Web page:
Although the specific mechanisms that account for Asian American adolescents' higher level of emotional difficulties require further research, it has been suggested that cultural differences may be an important factor. Cross-cultural researchers suggest that European American adolescents are more likely to exhibit externalizing behaviors such as physical aggression, defiance, and antisocial acts whereas Asian American adolescents are more vulnerable to internalized behaviors such as depression and anxiety (Weine, Phillips, & Achenbach, 1995; Lambert, Weisz, & Knight, 1989). These behavioral differences may stem from differences in cultural values. Cultures that are more individualistic are thought to be more conducive to overt expression of deviance while adolescents in collectivistic cultures are more prone to internalizing behavior because they are encouraged to suppress socially disapproved behaviors (Greenberger et al., 2000).

Immigration and acculturative stresses appear to be other important factors that contribute to Asian American adolecents' higher levels of psychological distress. Although Caucasian adolescents may be immigrants from other countries, they may be less likely to face difficulties with language problems, different cultural expectations, and be labeled as cultural novelties than are Asian adolescent immigrants.

The rest of this article is only available to active members of Questia

Sign up now for a free, 1-day trial and receive full access to:

  • Questia's entire collection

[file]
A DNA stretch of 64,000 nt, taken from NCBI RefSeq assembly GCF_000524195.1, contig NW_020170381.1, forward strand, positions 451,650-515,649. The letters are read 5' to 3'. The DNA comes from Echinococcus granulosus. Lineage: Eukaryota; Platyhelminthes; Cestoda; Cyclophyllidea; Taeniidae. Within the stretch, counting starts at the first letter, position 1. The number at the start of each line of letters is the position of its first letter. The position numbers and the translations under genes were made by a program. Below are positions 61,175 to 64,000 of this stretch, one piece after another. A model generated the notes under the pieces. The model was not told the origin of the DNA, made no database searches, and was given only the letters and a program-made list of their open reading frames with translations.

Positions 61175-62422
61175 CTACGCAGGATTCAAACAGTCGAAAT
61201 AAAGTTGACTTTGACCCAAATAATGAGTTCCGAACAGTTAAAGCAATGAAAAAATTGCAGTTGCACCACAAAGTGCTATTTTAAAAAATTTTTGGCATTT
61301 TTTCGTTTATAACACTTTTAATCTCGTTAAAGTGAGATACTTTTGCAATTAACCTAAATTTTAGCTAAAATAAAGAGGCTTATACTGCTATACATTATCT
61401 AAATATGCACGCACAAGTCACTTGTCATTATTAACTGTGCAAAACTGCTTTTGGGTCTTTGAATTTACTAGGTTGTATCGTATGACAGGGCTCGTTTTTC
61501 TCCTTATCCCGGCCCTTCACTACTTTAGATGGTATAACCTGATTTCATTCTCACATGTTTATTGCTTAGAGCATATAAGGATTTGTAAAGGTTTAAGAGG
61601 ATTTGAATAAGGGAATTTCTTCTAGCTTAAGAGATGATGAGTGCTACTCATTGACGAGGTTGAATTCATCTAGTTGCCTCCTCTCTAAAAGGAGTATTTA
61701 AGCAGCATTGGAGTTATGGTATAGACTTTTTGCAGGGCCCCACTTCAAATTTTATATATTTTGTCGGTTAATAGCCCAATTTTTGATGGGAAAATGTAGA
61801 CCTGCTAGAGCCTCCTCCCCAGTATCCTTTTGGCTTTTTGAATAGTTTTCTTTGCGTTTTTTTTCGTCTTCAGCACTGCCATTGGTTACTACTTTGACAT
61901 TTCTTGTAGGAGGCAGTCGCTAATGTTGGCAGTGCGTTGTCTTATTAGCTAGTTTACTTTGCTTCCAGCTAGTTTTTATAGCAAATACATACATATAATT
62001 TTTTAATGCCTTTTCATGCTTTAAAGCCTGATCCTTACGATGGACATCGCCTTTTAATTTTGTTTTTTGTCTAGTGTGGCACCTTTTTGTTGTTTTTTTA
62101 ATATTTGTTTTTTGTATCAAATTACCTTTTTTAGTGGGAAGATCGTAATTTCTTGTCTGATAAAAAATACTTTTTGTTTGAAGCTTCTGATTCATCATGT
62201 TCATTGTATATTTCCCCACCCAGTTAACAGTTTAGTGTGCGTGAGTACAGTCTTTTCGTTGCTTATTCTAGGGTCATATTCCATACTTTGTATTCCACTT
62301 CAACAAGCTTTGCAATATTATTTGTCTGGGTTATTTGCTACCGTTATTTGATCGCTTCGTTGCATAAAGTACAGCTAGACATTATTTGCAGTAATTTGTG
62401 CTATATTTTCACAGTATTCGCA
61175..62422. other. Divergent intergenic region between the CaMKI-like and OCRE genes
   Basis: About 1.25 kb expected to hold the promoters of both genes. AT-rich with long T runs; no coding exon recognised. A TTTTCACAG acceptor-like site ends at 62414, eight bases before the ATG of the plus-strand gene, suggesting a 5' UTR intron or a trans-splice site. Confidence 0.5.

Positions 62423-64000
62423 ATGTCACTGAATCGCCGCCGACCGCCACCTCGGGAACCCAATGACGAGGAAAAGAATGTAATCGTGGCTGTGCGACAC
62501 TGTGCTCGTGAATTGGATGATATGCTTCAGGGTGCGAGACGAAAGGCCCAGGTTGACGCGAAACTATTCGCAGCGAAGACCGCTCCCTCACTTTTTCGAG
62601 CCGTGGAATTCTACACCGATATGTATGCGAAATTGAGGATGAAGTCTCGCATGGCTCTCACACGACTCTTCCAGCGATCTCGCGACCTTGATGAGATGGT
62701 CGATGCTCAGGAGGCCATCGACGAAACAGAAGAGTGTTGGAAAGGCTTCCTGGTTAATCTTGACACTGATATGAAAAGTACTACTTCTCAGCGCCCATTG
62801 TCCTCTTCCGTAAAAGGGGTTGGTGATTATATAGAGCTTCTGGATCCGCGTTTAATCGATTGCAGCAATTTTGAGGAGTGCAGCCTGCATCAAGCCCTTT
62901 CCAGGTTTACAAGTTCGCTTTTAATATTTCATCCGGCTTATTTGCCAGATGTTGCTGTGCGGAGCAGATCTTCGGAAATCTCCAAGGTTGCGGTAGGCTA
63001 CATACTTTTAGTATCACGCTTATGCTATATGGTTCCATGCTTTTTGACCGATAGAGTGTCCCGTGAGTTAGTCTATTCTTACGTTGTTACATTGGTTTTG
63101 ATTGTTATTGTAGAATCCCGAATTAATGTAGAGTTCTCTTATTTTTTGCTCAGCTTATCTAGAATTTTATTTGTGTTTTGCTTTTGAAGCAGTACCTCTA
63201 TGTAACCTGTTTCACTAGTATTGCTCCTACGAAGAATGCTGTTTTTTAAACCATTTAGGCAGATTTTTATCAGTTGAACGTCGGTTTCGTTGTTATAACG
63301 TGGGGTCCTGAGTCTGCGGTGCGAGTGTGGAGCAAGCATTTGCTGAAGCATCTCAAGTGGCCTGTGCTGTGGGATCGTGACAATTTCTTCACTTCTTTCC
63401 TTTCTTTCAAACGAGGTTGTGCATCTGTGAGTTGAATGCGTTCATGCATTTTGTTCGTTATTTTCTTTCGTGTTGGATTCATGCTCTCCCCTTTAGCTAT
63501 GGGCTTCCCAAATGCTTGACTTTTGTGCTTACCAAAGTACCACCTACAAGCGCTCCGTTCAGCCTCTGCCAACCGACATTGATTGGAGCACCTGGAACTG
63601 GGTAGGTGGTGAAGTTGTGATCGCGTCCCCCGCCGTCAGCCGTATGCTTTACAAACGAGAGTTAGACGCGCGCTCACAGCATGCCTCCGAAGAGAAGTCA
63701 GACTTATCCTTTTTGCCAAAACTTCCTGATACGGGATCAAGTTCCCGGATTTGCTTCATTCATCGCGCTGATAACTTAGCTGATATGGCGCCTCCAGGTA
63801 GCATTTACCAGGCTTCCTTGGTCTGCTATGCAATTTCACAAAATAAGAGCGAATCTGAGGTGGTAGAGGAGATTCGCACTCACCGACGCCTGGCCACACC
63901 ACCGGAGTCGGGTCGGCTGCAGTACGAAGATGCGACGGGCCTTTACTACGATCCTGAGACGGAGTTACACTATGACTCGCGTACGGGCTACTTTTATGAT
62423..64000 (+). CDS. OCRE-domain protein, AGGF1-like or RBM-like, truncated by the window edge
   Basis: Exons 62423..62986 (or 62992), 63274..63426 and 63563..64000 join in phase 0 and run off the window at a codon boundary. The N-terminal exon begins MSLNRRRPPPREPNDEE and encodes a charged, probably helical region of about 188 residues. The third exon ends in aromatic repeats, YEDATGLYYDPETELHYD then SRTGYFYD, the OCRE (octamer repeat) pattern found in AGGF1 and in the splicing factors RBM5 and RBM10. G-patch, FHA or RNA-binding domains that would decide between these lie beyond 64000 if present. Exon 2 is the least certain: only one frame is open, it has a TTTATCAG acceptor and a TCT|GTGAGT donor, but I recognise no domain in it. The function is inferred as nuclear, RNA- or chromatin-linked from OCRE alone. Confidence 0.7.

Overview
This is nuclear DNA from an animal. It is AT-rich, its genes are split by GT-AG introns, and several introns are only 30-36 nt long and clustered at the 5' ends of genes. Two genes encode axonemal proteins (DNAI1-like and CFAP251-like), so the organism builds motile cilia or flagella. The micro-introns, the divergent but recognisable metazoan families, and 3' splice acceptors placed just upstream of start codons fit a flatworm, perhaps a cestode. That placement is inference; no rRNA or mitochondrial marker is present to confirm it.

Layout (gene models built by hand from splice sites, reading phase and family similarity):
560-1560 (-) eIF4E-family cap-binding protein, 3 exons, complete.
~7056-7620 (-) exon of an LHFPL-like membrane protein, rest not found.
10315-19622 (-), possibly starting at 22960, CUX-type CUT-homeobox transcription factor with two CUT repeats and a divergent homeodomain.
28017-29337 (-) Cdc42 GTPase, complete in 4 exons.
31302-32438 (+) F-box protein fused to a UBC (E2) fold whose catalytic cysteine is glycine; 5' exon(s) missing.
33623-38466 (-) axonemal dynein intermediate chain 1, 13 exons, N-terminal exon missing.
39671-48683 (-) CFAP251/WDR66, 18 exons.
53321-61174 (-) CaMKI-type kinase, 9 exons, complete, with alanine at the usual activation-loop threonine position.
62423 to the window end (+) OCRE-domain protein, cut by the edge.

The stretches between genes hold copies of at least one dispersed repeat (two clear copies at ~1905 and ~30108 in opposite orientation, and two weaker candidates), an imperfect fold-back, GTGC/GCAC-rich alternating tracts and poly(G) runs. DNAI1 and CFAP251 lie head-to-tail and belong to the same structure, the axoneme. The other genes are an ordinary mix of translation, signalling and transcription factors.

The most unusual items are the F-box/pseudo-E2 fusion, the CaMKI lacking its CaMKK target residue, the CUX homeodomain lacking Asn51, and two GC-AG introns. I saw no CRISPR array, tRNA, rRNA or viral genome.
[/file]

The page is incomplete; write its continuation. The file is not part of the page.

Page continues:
• Automatic bibliography creation
  • More helpful research tools like notes, citations, and highlights
  • Ad-free environment

Already a member? Log in now.

Notes for this article

Add a new note
If you are trying to select text to create highlights or citations, remember that you must now click or tap on the first word, and then click or tap on the last word.
Loading One moment ...
Project items
Cite this article

Cited article

Citations are available only to our active members.
Sign up now to cite pages or passages in MLA, APA and Chicago citation styles.

Cited article

Demography, Psychosocial Factors, and Emotional Problems of Korean American Adolescents


Text size Smaller Larger
Search within

Search within this article

Look up

Look up a word

  • Dictionary
  • Thesaurus
Please submit a word or phrase above.
Print this page

Print this page

Why can't I print more than one page at a time?

While we understand printed pages are helpful to our users, this limitation is necessary to help protect our publishers' copyrighted material and prevent its unlawful distribution. We are sorry for any inconvenience.
Full screen

matching results for page

Cited passage

Citations are available only to our active members.
Sign up now to cite pages or passages in MLA, APA and Chicago citation styles.

Cited passage

Welcome to the new Questia Reader

The Questia Reader has been updated to provide you with an even better online reading experience.  It is now 100% Responsive, which means you can read our books and articles on any sized device you wish.  All of your favorite tools like notes, highlights, and citations are still here, but the way you select text has been updated to be easier to use, especially on touchscreen devices.  Here's how:

1. Click or tap the first word you want to select.
2. Click or tap the last word you want to select.

OK, got it!

Thanks for trying Questia!

Please continue trying out our research tools, but please note, full functionality is available only to our active members.

Your work will be lost once you leave this Web page.

For full access in an ad-free environment, sign up now for a FREE, 1-day trial.

Already a member? Log in now.

Are you sure you want to delete this highlight?